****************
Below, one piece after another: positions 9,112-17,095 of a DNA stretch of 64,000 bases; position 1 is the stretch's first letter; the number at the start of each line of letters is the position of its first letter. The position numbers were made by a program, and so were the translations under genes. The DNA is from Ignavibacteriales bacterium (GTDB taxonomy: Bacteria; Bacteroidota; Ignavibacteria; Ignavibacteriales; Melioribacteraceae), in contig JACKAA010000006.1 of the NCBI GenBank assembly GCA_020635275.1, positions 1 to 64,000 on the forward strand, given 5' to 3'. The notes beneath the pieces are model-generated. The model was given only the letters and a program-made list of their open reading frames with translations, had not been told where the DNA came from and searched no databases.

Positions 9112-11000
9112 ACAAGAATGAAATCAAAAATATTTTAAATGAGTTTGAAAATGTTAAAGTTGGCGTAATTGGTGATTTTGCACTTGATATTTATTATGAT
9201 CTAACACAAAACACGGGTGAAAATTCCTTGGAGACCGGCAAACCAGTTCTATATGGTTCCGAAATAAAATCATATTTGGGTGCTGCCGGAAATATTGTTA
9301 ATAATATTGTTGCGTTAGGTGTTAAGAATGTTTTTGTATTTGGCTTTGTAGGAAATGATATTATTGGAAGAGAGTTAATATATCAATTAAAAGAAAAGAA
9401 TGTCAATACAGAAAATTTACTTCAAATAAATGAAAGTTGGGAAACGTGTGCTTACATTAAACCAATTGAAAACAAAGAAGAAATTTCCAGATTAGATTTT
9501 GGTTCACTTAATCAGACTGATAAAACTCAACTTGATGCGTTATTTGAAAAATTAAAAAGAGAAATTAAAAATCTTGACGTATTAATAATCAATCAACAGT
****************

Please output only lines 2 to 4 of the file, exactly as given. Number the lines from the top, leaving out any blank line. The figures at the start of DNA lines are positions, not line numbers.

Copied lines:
Positions 9112-11000
9112 ACAAGAATGAAATCAAAAATATTTTAAATGAGTTTGAAAATGTTAAAGTTGGCGTAATTGGTGATTTTGCACTTGATATTTATTATGAT
9201 CTAACACAAAACACGGGTGAAAATTCCTTGGAGACCGGCAAACCAGTTCTATATGGTTCCGAAATAAAATCATATTTGGGTGCTGCCGGAAATATTGTTA